Live hard, pivot hard
From my days as a games developer for PC, PlayStation 2 and Xbox (classic), about 10 years ago, I remember reading some interesting advice from the famous game designer Peter Molyneux, which may come handy now in the world of startups.
See, when creating video games, one of the most important elements to giving players a compelling experience is to reach the correct balance. All the different parameters in the game have to be just right: difficulty, rewards, comparative power of the different options available to players, etc… it’s really hard to get this right, and a significant part of the development process must be devoted to getting this right. Game developers and designers who can do this well outshine the competition.
In thist context, the advice from Peter Molyneux was something like this: “When you are balancing a game, don’t do small adjustments. They take you nowhere, and you can’t really even know if you are on the right path. If you need to increase the cost of some element in the game, do not add or remove 10%, make it double or half.”
This stroke me back then as genius advice, and it came from someone who really knew what he was doing. It has stuck around in my memory since then, and in twisted comeback, it has resonated with me lately, as it is quite applicable to our situation in our start-up. Let me explain.
We released our system to easily create native mobile apps a few months ago. After having invested a long time developing it, we finally pushed it online and announced it, where but in Hacker News and the programming Reddit. Quickly, it turned out the reaction from developers on those places was not positive. You can read the comment threads following the previous links. Developers didn’t like that it added custom CSS tags, that it wasn’t open-source, or that it wasn’t based on HTML5.
After reflecting on this a bit, we were thinking how to move the situation forward. There were issues with the presentation of the technology and how it was packaged, presented and documented. We could try to improve the situation that way. But did we want to put all our efforts in improving this? It would still take a long time, and it wasn’t clear whether this would help overcome the barriers people found with our project.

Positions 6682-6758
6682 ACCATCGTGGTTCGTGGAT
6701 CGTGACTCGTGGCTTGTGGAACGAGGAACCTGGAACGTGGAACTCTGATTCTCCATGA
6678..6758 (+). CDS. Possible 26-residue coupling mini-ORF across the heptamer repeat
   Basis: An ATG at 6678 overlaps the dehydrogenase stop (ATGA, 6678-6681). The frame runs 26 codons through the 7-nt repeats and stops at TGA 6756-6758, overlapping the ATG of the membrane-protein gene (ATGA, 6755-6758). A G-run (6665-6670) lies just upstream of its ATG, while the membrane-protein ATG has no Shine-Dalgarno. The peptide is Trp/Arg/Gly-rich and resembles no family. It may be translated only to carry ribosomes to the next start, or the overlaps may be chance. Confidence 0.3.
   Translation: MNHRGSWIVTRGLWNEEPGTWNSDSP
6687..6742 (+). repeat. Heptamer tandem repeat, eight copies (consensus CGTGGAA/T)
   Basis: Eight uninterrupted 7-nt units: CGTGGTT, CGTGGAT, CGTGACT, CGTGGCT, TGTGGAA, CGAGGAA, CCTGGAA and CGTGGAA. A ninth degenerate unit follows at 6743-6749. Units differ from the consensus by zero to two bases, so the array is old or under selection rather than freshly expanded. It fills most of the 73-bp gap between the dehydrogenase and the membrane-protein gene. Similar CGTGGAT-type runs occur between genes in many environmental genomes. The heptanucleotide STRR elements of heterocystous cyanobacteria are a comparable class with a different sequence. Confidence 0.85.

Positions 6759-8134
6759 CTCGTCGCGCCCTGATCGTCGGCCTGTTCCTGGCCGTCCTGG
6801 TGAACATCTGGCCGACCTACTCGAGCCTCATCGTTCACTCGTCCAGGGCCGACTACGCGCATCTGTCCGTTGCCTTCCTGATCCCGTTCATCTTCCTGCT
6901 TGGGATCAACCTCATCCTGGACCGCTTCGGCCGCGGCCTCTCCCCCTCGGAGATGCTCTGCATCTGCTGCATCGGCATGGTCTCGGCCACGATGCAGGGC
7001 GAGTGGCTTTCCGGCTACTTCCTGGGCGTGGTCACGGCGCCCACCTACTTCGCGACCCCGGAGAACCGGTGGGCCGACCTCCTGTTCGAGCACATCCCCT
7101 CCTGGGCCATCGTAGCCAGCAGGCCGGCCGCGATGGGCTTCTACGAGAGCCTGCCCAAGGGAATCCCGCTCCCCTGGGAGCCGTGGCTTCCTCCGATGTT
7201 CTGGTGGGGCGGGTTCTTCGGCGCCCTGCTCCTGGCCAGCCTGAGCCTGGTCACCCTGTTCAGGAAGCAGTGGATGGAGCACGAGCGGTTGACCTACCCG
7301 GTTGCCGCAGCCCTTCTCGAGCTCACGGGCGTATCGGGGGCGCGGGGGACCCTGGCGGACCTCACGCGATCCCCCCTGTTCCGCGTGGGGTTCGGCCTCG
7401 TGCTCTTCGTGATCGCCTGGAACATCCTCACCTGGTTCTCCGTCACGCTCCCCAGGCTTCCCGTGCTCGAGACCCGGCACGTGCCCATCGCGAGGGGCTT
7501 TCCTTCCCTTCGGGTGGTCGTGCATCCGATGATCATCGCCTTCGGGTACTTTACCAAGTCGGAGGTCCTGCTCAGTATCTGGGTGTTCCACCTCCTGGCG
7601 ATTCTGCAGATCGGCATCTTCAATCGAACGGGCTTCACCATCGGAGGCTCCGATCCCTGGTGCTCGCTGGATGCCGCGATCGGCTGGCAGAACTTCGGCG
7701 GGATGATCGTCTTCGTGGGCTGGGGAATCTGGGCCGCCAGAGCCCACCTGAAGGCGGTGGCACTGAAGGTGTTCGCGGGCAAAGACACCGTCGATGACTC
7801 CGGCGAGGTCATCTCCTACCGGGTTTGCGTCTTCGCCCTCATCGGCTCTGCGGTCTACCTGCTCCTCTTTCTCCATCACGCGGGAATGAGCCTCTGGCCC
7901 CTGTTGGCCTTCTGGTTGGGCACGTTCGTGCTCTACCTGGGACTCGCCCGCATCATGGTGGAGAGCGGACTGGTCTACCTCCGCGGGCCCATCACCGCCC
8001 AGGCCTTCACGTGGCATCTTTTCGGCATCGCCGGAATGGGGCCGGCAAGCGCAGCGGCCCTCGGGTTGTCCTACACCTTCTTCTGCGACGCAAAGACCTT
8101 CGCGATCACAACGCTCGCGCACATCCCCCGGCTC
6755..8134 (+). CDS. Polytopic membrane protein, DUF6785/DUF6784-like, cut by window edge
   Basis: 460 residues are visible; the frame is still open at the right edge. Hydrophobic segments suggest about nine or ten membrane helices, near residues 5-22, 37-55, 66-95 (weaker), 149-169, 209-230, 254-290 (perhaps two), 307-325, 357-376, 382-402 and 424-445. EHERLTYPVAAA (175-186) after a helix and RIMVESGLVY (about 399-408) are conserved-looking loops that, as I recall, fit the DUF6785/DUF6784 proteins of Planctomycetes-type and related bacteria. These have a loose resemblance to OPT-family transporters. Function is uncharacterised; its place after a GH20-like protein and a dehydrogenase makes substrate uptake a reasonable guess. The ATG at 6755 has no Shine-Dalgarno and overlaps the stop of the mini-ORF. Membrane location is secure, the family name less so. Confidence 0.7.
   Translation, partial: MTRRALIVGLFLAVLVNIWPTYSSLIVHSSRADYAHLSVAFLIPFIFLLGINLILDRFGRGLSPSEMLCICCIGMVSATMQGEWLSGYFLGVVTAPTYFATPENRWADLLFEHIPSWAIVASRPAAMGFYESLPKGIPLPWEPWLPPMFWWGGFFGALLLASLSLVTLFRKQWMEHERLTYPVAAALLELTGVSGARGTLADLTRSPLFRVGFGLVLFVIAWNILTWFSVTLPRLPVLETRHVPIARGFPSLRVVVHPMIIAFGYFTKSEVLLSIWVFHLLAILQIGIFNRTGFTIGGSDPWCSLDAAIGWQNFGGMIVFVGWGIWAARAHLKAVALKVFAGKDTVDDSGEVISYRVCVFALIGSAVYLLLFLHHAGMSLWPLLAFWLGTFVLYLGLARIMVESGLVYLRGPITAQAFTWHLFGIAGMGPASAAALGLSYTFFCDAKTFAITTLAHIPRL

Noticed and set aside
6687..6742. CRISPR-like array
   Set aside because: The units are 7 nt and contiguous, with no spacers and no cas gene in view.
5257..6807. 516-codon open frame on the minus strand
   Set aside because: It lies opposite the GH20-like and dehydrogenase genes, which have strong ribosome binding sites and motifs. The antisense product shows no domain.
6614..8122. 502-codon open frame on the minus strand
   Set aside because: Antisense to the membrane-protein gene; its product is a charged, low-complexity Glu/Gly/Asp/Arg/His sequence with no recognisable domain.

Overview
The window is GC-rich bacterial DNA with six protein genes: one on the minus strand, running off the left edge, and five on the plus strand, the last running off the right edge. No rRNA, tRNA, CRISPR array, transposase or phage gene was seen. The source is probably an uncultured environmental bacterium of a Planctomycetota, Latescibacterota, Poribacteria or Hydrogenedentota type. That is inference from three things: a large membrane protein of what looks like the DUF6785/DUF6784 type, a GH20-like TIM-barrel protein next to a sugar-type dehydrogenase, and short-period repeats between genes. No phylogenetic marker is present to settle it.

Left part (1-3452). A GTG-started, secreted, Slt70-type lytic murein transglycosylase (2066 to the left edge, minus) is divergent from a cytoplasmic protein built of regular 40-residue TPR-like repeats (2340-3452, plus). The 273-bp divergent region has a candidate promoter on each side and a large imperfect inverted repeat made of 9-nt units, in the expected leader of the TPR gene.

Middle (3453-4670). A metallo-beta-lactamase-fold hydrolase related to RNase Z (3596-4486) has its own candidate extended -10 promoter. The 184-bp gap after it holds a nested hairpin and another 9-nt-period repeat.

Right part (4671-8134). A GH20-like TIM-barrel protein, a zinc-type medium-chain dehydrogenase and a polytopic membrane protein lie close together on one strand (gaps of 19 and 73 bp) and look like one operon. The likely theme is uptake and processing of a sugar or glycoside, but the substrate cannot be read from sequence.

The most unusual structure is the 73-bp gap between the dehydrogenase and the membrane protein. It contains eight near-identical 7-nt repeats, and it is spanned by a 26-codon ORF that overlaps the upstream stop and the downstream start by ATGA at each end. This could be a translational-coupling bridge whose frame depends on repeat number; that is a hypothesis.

So, evaluating it, we decided to attack the core problem of lack of attraction for programmers, and embody the same technology in another product that could really overcome most of the obstacles in the previous announcement. Too complex technology and documentation? Go for a vertical target that does without hardly any documentation at all. Not attractive for programmers? Package together a product that doesn’t target programmers.
And so we came up with Mouinpress: a system that allows you to create native mobile apps for your WordPress site. It completely sidesteps the main problems with the original technology: install a WP plugin in 15 minutes and order your app. Hardly any documentation needed. Target customers won’t complain about custom CSS tags or HTML5, since they just don’t care about how the technology achieves the goal.
We’ve been talking about it with different people, potential partners and customers, and the conversations are already much more fluid and constructive than with the previous offereing.
Pivot hard. That was Molyneux’s concept, and we are going to see how well it helps us in our foray.
As an extra, another issue has come now, and it is that there is someone else who came up with a similar idea, and they released it a couple weeks ago. And not only that, it’s a fellow HN’er too, mind you, so of course they announced their solution on HN last week!. He also explained that he’s quit his job to do this. Same as ourselves, we’re putting all our passion, effort and illusion behind this product.
So the times coming ahead are really interesting:
- We are going to see whether the “pivot hard” philosophy really helped.
- We are going to be competing with a fellow HN’er halfway across the world (we are in Spain, the Appifier guys are in Canada).
- We are all going to see what size of an opportunity there is in this market, and whether our competitors’ approach and our approach are attractive to the market.
Live hard. You can’t put it in a different light.
Exciting times ahead. I will try to document our advances. I hope that the reflection about Peter Molyneux’s Pivot hard philosophy can help you when thinking about your own projects. I hope that it serves our project well. And I hope there is a market for all our competitors and for ourselves.
And, by the way, we are looking for partners and investors, so if you can help in these areas, I will be happy to hear from you! I’m available on Twitter as @jonbho.